Yousef Kazem
Yousef Kazem
Sahel working to release English version of app

KUWAIT: Acknowledging the challenges faced by non-Arab expatriates while accessing the Arabic-only unified government application Sahel, Yousef Kazem, the app’s official spokesperson, revealed to Kuwait Times plans for an upcoming English version release.

“We are certain that there is a large segment of society, especially non-Arabic speakers, who need to easily access the e-services directly through the application. As we respect their concerns, we are currently working on introducing the English version in upcoming updates,” Kazem stated, without giving a specific date for the release.

While the application’s main purpose is to facilitate government transactions for all members of society, it has greatly hindered non-Arab speakers from accessing essential services through the platform, according to the expats who shared their experience with Kuwait Times.

“I don’t see any difficulty in adding an English version to the application. In fact, we are the ones facing real difficulties dealing with the app,” said Abhishek, a 41-year-old Indian expatriate residing in Kuwait. Abhishek, who cannot speak, read or write Arabic, recounted that once, in order to complete just one transaction, he found himself taking screenshots of over 20 pages to translate them using Google Translate.

George, a 33-year-old Serbian expatriate, said completing government transactions in Kuwait has been extremely challenging for him, especially at facilities where employees don’t speak Arabic at all. He said despite the existence of the Sahel app, which is supposed to simplify procedures for everyone, he finds it an extra burden. “In order to renew my civil ID, driving license or visas for my wife and son, I literally have to take screenshots of the entire process and send them to my Arabic-speaking friends who translate them for me. It’s truly a hassle,” he added.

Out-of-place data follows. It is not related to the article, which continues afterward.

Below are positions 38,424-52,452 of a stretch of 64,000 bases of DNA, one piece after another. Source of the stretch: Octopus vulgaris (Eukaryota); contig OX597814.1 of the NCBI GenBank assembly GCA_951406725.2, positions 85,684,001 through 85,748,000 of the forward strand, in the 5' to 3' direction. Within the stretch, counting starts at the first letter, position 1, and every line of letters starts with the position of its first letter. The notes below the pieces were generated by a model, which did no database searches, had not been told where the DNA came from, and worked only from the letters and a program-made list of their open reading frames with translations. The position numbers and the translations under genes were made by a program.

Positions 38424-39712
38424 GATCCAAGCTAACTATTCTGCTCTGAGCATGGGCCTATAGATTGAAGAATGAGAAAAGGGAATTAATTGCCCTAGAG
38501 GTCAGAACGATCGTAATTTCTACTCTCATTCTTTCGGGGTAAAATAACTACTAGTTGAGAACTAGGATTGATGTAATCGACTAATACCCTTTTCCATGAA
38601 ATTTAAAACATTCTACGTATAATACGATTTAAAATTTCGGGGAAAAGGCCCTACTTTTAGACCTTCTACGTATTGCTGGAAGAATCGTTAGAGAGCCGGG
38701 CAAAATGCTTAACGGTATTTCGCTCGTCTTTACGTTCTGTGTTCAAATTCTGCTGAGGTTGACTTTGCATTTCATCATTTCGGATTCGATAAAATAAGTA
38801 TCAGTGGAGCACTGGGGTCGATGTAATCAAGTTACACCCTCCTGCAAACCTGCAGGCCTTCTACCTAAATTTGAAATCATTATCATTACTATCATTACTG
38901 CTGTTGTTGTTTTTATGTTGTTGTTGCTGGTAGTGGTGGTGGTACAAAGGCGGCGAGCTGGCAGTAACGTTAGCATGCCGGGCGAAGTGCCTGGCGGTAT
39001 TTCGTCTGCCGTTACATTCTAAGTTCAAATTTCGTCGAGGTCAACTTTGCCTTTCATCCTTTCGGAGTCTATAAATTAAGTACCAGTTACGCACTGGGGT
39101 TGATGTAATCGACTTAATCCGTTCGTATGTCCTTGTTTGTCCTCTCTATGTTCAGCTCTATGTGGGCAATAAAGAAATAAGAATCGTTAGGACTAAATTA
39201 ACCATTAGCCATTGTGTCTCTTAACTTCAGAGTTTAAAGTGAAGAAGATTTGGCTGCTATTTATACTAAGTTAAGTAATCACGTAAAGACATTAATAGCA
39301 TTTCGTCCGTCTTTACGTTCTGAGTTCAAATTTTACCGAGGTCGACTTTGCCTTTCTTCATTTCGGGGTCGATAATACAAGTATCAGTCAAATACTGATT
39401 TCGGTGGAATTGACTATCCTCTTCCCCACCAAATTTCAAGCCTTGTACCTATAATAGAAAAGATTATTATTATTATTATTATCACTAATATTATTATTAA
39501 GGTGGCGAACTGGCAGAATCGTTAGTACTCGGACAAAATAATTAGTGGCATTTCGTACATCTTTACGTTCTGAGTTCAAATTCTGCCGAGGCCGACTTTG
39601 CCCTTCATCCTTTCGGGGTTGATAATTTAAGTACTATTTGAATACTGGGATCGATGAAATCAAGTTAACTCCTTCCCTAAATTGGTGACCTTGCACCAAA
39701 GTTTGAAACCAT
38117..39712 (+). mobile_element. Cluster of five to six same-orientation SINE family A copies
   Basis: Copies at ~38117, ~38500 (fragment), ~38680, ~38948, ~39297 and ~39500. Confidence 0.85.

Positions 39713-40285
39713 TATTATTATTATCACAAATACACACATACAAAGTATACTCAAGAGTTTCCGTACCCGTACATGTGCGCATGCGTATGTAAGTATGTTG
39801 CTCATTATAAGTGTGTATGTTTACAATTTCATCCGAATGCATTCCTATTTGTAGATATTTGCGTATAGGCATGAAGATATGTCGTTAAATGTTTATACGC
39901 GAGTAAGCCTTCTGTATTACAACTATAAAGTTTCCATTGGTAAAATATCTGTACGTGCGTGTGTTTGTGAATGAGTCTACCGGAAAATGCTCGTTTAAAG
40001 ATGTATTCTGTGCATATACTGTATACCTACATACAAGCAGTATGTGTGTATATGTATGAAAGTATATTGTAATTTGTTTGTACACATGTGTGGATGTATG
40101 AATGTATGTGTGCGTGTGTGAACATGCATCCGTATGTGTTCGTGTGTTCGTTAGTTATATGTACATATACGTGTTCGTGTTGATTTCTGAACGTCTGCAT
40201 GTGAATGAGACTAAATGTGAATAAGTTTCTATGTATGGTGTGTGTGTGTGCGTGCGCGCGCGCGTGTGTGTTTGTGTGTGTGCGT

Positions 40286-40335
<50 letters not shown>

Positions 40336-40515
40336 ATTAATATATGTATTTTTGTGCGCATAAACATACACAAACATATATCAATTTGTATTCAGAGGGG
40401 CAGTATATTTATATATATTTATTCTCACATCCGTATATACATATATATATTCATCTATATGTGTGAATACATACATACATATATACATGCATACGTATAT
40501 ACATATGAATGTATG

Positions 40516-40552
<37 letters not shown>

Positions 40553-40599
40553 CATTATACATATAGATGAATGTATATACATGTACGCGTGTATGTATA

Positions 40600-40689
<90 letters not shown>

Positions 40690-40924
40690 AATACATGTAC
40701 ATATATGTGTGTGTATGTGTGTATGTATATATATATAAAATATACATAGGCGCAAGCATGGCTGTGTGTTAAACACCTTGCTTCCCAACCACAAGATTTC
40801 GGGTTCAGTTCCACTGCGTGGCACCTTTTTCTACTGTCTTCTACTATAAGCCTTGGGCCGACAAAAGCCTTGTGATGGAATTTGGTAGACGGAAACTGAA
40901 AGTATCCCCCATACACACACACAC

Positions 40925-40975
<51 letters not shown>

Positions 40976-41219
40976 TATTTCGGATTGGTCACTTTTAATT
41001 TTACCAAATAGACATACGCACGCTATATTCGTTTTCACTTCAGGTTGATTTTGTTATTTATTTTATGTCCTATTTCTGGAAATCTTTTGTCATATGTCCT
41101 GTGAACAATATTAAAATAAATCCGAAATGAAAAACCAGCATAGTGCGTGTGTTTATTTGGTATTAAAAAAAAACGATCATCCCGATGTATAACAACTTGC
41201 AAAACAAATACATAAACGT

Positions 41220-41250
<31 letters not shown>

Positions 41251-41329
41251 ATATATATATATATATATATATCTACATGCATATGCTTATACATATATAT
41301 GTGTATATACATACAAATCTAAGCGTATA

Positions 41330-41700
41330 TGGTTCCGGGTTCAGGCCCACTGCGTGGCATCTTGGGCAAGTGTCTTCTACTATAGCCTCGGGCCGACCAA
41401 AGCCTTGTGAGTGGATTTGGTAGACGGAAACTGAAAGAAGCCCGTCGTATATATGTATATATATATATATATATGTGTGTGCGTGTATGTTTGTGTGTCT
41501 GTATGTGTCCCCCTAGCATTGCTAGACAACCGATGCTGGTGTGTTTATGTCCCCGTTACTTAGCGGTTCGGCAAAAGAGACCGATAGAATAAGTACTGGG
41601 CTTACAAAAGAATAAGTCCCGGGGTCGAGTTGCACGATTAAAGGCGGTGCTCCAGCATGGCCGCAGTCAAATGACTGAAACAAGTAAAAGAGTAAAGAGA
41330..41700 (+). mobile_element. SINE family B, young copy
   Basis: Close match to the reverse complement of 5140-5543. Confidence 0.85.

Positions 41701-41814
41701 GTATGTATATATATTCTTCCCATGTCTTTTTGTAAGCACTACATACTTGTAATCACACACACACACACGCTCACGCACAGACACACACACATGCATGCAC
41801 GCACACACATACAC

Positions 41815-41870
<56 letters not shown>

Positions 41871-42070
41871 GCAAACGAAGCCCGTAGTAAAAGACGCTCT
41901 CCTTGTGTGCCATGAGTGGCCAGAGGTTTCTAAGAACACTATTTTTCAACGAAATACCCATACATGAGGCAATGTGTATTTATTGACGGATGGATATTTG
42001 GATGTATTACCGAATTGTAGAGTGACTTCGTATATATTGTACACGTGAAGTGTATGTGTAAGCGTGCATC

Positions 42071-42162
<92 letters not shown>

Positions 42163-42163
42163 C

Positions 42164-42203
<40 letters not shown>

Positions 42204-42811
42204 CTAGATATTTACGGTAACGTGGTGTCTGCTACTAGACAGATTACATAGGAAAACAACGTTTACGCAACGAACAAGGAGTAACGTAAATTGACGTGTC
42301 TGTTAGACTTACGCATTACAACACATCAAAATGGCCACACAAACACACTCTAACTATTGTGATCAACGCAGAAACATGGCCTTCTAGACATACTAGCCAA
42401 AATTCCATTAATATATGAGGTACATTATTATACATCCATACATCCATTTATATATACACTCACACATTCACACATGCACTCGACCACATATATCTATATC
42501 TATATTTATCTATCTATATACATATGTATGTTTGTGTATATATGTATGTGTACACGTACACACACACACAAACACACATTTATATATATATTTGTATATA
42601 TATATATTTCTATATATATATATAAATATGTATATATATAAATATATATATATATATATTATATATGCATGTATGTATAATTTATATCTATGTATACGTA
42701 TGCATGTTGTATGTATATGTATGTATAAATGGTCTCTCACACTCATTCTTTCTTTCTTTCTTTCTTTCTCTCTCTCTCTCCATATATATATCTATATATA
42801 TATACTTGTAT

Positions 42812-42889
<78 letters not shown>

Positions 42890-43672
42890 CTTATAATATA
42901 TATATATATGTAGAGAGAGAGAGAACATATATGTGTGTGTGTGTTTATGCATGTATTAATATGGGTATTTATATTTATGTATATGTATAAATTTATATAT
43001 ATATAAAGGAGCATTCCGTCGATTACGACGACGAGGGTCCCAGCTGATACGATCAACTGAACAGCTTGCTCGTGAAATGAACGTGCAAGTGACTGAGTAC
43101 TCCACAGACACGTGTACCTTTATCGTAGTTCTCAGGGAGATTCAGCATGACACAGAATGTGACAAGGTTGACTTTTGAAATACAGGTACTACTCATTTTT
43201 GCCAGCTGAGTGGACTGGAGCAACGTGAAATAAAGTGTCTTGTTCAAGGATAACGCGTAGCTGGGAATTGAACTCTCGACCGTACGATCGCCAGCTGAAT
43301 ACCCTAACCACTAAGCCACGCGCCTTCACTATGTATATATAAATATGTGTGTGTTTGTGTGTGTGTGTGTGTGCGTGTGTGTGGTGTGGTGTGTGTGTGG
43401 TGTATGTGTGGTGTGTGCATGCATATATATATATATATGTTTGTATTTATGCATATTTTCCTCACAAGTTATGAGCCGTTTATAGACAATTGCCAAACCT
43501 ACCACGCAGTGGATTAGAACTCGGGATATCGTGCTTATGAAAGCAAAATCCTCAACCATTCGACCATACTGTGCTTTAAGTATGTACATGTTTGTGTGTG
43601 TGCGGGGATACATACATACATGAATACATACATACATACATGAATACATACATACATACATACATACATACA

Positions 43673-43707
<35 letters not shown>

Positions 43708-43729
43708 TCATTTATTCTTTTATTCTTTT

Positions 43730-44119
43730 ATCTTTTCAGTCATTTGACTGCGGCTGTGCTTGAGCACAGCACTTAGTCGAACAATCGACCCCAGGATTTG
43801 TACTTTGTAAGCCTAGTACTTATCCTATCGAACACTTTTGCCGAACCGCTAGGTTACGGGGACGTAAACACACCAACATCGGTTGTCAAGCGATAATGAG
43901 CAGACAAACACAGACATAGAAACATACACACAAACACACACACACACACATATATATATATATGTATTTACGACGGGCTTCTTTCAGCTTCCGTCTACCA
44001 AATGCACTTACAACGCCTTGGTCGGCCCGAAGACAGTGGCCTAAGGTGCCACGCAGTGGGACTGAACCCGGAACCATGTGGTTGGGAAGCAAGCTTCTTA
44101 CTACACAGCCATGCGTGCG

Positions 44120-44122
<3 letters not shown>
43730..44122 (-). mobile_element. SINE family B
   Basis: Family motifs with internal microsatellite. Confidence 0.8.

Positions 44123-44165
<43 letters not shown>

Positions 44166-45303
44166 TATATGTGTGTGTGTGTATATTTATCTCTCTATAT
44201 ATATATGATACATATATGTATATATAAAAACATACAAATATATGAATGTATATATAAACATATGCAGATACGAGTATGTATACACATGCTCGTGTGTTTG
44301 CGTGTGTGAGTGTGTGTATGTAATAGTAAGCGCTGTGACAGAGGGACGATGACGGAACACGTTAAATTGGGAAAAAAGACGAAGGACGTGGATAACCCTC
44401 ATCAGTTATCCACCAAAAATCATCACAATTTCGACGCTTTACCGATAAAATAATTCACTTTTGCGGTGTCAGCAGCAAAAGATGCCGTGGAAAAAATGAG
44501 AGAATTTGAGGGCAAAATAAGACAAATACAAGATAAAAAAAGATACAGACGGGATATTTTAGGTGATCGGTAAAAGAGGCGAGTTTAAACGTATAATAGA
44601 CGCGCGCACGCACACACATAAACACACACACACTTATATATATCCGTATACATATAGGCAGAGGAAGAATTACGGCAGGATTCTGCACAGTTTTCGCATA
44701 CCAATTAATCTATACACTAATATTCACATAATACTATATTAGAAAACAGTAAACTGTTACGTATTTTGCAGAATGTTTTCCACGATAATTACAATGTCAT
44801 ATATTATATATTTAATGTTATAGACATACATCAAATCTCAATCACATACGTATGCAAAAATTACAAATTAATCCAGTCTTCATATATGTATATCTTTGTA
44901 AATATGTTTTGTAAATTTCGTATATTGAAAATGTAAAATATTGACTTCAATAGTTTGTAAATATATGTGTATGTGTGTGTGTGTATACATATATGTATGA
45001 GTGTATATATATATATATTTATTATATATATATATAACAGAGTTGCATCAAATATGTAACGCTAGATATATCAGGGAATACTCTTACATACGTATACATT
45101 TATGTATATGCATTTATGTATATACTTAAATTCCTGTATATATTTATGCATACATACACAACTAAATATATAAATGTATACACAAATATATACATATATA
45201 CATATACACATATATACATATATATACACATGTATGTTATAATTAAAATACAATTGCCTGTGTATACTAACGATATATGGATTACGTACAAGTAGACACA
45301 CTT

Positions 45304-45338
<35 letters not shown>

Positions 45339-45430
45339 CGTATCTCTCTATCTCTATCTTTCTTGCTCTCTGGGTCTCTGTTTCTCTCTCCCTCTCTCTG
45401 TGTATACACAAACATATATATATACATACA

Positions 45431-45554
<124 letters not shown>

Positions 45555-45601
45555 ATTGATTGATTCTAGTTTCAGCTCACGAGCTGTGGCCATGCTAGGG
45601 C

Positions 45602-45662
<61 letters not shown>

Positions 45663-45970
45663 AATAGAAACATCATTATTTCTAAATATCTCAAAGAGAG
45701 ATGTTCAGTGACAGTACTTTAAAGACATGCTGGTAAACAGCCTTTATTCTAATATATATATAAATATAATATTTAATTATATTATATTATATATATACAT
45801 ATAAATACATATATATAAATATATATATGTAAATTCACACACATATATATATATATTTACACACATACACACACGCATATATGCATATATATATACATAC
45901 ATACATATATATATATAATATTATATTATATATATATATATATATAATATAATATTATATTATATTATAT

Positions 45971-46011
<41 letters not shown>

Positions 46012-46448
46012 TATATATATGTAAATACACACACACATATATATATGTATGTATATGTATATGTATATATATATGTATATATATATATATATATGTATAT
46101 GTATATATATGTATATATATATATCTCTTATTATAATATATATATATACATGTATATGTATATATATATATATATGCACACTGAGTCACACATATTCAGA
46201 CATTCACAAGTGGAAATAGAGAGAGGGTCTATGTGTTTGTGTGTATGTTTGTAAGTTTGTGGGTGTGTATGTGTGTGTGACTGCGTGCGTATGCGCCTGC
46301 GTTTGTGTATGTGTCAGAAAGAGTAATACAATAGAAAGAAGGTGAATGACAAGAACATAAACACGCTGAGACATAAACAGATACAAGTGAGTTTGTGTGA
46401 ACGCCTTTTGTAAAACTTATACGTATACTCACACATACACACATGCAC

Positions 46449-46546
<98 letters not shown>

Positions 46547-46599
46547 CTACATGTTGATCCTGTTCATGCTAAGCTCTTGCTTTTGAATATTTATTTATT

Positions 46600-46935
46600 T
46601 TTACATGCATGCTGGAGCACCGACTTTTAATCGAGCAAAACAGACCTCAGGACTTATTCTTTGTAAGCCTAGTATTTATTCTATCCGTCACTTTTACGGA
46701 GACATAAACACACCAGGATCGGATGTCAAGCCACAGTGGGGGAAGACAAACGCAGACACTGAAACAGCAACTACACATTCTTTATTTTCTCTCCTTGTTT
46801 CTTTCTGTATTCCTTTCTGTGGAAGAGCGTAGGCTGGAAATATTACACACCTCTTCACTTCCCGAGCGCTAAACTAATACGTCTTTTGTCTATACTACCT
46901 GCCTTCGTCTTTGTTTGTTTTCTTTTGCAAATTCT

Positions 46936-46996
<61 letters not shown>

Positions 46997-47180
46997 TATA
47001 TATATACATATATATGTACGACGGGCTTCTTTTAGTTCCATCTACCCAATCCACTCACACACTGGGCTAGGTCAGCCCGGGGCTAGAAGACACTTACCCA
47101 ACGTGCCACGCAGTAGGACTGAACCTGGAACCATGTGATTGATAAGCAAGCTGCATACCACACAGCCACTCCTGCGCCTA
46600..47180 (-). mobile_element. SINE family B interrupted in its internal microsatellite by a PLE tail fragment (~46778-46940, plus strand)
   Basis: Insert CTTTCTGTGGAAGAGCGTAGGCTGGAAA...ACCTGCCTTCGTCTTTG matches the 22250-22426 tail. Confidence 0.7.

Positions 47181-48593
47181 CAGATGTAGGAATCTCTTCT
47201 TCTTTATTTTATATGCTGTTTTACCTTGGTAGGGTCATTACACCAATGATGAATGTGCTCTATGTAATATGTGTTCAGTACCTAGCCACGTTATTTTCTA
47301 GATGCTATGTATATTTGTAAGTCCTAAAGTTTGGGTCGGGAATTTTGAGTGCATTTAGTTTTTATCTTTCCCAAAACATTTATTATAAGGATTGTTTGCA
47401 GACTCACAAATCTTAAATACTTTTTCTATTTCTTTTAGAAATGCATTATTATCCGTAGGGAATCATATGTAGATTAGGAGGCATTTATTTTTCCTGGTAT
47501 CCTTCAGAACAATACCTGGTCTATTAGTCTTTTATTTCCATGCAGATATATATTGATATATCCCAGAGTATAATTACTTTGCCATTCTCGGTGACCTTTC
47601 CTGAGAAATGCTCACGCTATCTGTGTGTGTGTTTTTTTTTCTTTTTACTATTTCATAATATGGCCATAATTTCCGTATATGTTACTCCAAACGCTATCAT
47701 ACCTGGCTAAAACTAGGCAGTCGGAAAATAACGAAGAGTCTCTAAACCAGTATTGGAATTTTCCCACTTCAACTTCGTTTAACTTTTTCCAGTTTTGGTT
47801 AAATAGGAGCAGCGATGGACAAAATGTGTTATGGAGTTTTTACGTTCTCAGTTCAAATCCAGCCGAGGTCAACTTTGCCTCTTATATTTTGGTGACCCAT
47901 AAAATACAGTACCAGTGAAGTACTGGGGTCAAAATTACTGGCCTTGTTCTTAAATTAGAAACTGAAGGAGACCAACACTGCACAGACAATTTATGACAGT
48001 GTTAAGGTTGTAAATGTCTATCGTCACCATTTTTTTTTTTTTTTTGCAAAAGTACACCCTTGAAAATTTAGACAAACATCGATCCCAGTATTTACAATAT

Natasha, another non-Arab expatriate, stated, “Sahel being available only in Arabic is seriously crippling.” She emphasized the necessity of adding an English option to the app, considering that most major government transactions are conducted through it and that Kuwait’s population includes a large number of non-Arabic speakers.

In response, the official spokesperson of the Sahel app acknowledged it is true the language barrier wasn’t taken into account at the beginning of the app’s release due to a lack of English language support in the official transactions themselves. However, over the past two years, the Sahel app team has been working on the translation process. Kazem added very soon they will prepare for the testing process of introducing the English language to the application.

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